Improve your relationship before going in for a child

  • By Team TDO

Having a baby marks an important phase in your life. It calls for a complete reorientation of your priorities and time. But, you can face all the issues that crop up, if you have a sound understanding with your spouse. And the process of strengthening the relationship should begin, before you conceive a child.

Easier said than done? Conflicts and misunderstandings are likely to occur, through the phase of pre-pregnancy and during the pregnancy. But, it is necessary to ponder over how you plan to overcome those conflicts and misunderstandings, and how you prepare yourself to mitigate or avoid the occurrence of such issues.

The emotional quotient

You're emotionally ready to have a baby if you know you're having it for the right reasons, with the right person, at the right time, and go into it with realistic expectations of yourself, each other, and of your relationship.

The emotional demands of parenthood for each partner are enormous. Each must commit to communicating and connecting with the new baby, at all times, and be able to accept the constant demands that come along in its journey.

The expected stress

You must expect and be ready to endure feelings of stress, frustration, incompetence, vulnerability, and responsibility. Both of you require to act selflessly and responsibly, without pretending that you have done a favor to your partner.

There are expected interruptions of intimacy, obstacles to spontaneity, and limitations on your availability for each other. Be emotionally ready to face these interruptions in intimacy.

Finally, relationship experts tell us that, ideally, any unresolved issues in the relationship should be worked out before pregnancy.

Topics of give-and-take

Sit down with your partner and ask the following questions to each other.

Reason for having a baby:

  1. Family pressure?
  2. A feeling of loneliness?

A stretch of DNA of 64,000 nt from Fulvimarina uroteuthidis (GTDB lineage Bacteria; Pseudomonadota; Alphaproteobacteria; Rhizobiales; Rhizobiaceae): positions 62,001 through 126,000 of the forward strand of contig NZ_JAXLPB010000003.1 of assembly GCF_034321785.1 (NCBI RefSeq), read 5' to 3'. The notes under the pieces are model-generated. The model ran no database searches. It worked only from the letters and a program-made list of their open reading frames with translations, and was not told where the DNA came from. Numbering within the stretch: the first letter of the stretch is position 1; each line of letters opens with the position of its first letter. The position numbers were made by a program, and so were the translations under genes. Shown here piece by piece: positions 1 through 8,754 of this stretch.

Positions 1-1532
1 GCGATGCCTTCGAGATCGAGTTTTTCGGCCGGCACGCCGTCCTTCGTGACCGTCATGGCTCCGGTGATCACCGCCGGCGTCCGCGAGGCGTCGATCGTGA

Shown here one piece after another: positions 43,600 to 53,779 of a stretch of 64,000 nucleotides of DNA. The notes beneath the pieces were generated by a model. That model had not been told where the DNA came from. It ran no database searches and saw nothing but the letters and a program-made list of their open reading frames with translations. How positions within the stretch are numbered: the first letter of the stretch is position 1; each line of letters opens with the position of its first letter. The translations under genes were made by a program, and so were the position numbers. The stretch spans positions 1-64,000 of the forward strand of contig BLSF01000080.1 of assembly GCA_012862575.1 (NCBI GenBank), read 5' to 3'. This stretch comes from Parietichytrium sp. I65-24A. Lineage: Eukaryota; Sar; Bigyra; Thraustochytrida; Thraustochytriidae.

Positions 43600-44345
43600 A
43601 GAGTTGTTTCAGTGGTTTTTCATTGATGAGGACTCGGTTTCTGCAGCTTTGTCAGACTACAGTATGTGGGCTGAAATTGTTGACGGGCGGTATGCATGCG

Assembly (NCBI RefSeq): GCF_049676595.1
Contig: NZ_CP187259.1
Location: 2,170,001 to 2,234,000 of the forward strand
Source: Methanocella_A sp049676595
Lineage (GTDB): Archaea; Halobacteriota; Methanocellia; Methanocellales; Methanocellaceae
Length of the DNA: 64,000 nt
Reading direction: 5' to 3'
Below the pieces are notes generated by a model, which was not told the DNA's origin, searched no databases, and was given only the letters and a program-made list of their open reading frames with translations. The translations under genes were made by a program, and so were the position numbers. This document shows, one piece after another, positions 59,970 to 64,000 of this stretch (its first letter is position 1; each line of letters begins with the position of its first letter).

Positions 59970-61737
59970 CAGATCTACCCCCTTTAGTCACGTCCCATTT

3. You love being with kids?
  4. You're afraid that your ‘biological clock is ticking’?
  5. Peer pressure?
  6. You think the society demands it from you?
  7. Mutual understanding in your relationship?
  8. Do you trust, respect, and love each other?
  9. Do you share responsibilities?
  10. Do you have mutual compatibility?

And-

  1. Are you ready to face the changes, likely to occur after having a baby, which will affect your relationship, social life, finances and lifestyle?
  2. Do you share religious, moral, and ethical values?
  3. Do you like children?
  4. Did you enjoy your own childhood?
  5. If you were to be left alone, would you be able to cope?
  6. Do you have a wide support network?

There is no right or wrong answer. Whatever may be your answer, they will increase your awareness of your own readiness for parenthood.

For existing problems in the relationship

In case, there are problems, already prevailing in your relationship, then it is advised to sit together and try to work things out, jointly. You need to work on it now, since these existing problems may escalate during or post pregnancy. Discuss them openly and honestly, and if you are unable to work them out, consult a professional, someone trained in family therapy.

Friends and family members who have a child too can help you plan and tell you what to expect. This will ease the transition through pregnancy and into parenthood.

You must have heard many times, that having a baby binds the mother and father together. It gives a fresh start to your relation; to share and care together for the mutual reason of your happiness, your baby.


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